One of many interesting anecdotes I came aware from Dan Gardners 2008 book Risk: The Science and Politics of Fear was that 45% of Canadians are unaware of how many millions are in a billion. There were many other very calming reality checks in there as well. In particular for parents.
This ‘millions in a billion issue’ in itself is not exactly a serious thing, although it perhaps points to a larger issue.
It is interesting as, to some extent, it makes clear that we humans are really not so great with numbers. Other than the numbers with which we interact daily.
Making sure we get the right change back at the coffee shop for instance, although that skill is surely in decline as we become increasingly cashless and further detached from our actual money and wealth. That is another topic altogether though.
My takeaway from this anecdote and from my daily experience with clients is that we, the trusted advisor, are heavily relied upon for our own mathematical skills. We are believed to have such skills based on the role we have chosen to play. So we best have reasonable ones.
With very little exception there is no such thing as ‘not being a numbers person‘ other than by choice. If one wishes to learn then one will learn.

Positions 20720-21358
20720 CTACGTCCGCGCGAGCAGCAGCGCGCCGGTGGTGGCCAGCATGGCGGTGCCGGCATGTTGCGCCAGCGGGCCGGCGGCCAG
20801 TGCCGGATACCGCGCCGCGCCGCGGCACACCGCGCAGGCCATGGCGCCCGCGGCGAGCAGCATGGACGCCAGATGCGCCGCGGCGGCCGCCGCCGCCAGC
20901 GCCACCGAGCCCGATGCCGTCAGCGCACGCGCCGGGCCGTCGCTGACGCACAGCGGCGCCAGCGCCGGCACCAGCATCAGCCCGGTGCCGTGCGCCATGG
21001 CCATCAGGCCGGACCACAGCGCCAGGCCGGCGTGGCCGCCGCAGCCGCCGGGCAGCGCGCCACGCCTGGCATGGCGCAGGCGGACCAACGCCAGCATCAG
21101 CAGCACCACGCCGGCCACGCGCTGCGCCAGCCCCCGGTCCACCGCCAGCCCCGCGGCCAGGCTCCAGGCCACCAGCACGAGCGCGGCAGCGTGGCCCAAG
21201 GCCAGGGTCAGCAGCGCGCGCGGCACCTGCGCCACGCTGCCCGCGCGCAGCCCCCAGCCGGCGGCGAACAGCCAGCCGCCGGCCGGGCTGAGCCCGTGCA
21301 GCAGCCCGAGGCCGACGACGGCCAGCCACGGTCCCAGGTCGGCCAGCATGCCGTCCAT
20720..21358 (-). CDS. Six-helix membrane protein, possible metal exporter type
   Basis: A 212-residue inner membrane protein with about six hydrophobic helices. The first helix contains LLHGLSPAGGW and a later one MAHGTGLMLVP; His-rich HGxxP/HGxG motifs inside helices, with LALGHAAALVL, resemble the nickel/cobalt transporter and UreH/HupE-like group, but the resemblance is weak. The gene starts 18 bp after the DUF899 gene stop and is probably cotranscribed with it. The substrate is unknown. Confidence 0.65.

I enjoy checking in with the Kahn Academy periodically and taking some basic math lessons. Time well spent for any Broker.
Also having a cheat sheet handy with basic formulas such as; @ ~3% over 30 yrs your payment will be $400.00 per month per 100K of mortgage money, or $40.00 per month per 10K.
You can work out the 25 yr AM figures.
This is the basic sort of numbers translation that clients use and appreciate. It keeps mortgage calculators out of the picture which themselves can be misleading and problematic, it also gives the client the power to easily calculate payments on the fly without sending you 19 requests on a Sunday afternoon to calculate every so slightly different payments.
Add value, be the expert, and know numbers.
Be the number. :)